I asked: ‘You don’t think the moon-sighting of Muawiyah and his fasting is enough for you?’ Ibn Abbas replied: ‘No, this is how the blessed Prophet (sa) taught us.’” (Muslim)

This Hadeeth clearly shows that sighting of the moon in another locality should not be the determining factor; rather, a locally sighted moon is what sets the beginning or ending of a month. For example, if ample evidence suggests that the moon has been sighted in some parts of the country but not the others, common sense (and also in the light of the above mentioned Hadeeth) tells us that a locality will follow its own locally sighted moon, and no one else is obliged to follow it.

Scientific evidence is also in agreement of the above quoted argument. When asked about this, Dr. Shahid Qureshi (In-charge Institute of Space and Planetary Astrophysics, University of Karachi) said it is indeed possible to sight a moon on different dates in the same country.

The problem arises only when a certain area or province (NWFP in our case) decides to follow Saudi Arabia and takes their moon to set its own dates. This practice is a Biddat, as no evidence from the Quran or Ahadeeth can be found to support a global moon sighting. Many other countries are also indulging in the same practice, instead of following the Quran and Sunnah. Asking for a global moon sighting would be akin to asking people to pray at a universal time.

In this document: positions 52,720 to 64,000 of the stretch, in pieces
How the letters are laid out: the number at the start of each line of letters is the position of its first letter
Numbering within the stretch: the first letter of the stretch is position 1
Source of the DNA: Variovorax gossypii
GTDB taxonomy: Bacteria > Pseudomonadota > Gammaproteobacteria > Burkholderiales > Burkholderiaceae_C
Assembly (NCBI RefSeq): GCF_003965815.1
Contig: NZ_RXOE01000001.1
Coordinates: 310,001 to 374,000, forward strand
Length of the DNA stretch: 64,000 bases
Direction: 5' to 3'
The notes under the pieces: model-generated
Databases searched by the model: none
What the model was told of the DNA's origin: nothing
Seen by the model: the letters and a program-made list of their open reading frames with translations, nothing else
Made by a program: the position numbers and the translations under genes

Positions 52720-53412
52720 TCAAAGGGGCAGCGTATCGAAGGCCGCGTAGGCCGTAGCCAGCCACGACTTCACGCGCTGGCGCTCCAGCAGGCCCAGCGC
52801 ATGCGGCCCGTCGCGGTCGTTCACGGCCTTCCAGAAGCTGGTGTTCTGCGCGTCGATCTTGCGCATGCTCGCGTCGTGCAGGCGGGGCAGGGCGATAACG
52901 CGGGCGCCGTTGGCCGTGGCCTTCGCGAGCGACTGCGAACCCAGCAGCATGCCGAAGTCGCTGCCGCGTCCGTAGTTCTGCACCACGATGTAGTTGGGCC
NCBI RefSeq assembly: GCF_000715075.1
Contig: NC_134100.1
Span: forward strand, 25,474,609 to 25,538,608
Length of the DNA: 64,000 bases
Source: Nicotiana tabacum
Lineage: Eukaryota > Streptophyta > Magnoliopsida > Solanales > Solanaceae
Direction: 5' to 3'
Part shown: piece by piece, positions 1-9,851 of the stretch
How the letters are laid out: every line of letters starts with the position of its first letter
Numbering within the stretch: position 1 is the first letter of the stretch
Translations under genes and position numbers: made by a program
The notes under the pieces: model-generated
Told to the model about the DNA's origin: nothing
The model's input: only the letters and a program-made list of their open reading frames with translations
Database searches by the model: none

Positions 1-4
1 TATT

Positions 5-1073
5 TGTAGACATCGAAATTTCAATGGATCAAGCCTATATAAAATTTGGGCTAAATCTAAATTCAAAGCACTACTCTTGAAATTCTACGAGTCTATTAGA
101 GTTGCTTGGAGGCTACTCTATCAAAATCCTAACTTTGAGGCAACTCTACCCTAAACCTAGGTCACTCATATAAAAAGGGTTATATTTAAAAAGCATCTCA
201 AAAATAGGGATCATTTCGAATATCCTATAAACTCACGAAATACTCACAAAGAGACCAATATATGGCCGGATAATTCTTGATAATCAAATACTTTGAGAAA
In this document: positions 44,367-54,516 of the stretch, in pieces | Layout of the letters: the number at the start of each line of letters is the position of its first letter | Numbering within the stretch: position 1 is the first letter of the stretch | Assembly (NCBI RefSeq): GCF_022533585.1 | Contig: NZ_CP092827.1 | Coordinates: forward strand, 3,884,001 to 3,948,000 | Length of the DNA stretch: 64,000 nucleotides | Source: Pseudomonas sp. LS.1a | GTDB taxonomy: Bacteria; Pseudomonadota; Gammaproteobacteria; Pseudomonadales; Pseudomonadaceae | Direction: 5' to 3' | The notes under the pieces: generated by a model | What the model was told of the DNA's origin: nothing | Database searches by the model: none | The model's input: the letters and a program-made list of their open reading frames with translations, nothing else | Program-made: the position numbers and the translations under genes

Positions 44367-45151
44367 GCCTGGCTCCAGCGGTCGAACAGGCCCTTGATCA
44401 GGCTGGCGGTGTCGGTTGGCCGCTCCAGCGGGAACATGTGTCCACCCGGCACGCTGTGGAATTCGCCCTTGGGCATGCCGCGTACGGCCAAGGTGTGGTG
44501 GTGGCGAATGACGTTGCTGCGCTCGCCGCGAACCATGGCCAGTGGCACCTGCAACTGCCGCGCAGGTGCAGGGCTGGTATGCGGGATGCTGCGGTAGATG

Whether or not to employ technical aids in sighting a moon, pre-determining moon’s visibility and developing a computable calendar all are sticky issues. Muslim jurists, scientists and politicians have been debating about these matters for decades, without reaching a solution acceptable to all. For the time being, understanding the basic fact that every area should follow its own moon would greatly help in easing the confusion, which arises every year.

Instead of resorting to fist fights and pointing fingers, we should get to the depths of the issue and avoid being misled by the propaganda to spread discord in the unity of the Ummah. Allah (swt) knows best!